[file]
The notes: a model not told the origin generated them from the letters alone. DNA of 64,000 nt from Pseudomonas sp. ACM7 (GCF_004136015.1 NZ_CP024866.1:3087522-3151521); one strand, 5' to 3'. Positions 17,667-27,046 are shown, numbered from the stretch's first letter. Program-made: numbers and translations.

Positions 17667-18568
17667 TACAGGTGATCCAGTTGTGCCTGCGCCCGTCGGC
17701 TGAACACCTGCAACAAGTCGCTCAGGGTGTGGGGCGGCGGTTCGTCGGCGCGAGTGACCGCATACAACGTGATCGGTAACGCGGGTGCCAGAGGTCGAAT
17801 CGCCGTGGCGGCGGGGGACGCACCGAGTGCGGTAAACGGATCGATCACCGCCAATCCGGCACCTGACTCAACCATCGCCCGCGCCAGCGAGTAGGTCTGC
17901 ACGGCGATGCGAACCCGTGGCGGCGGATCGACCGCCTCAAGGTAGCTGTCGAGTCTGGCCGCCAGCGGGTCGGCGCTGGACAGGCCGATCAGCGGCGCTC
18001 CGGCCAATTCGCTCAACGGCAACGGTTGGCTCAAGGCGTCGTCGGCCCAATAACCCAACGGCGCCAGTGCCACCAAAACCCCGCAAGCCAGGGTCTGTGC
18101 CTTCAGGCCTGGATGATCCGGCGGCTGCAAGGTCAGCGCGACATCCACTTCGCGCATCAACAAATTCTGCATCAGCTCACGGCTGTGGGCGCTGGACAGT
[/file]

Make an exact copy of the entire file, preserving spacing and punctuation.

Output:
The notes: a model not told the origin generated them from the letters alone. DNA of 64,000 nt from Pseudomonas sp. ACM7 (GCF_004136015.1 NZ_CP024866.1:3087522-3151521); one strand, 5' to 3'. Positions 17,667-27,046 are shown, numbered from the stretch's first letter. Program-made: numbers and translations.

Positions 17667-18568
17667 TACAGGTGATCCAGTTGTGCCTGCGCCCGTCGGC
17701 TGAACACCTGCAACAAGTCGCTCAGGGTGTGGGGCGGCGGTTCGTCGGCGCGAGTGACCGCATACAACGTGATCGGTAACGCGGGTGCCAGAGGTCGAAT
17801 CGCCGTGGCGGCGGGGGACGCACCGAGTGCGGTAAACGGATCGATCACCGCCAATCCGGCACCTGACTCAACCATCGCCCGCGCCAGCGAGTAGGTCTGC
17901 ACGGCGATGCGAACCCGTGGCGGCGGATCGACCGCCTCAAGGTAGCTGTCGAGTCTGGCCGCCAGCGGGTCGGCGCTGGACAGGCCGATCAGCGGCGCTC
18001 CGGCCAATTCGCTCAACGGCAACGGTTGGCTCAAGGCGTCGTCGGCCCAATAACCCAACGGCGCCAGTGCCACCAAAACCCCGCAAGCCAGGGTCTGTGC
18101 CTTCAGGCCTGGATGATCCGGCGGCTGCAAGGTCAGCGCGACATCCACTTCGCGCATCAACAAATTCTGCATCAGCTCACGGCTGTGGGCGCTGGACAGT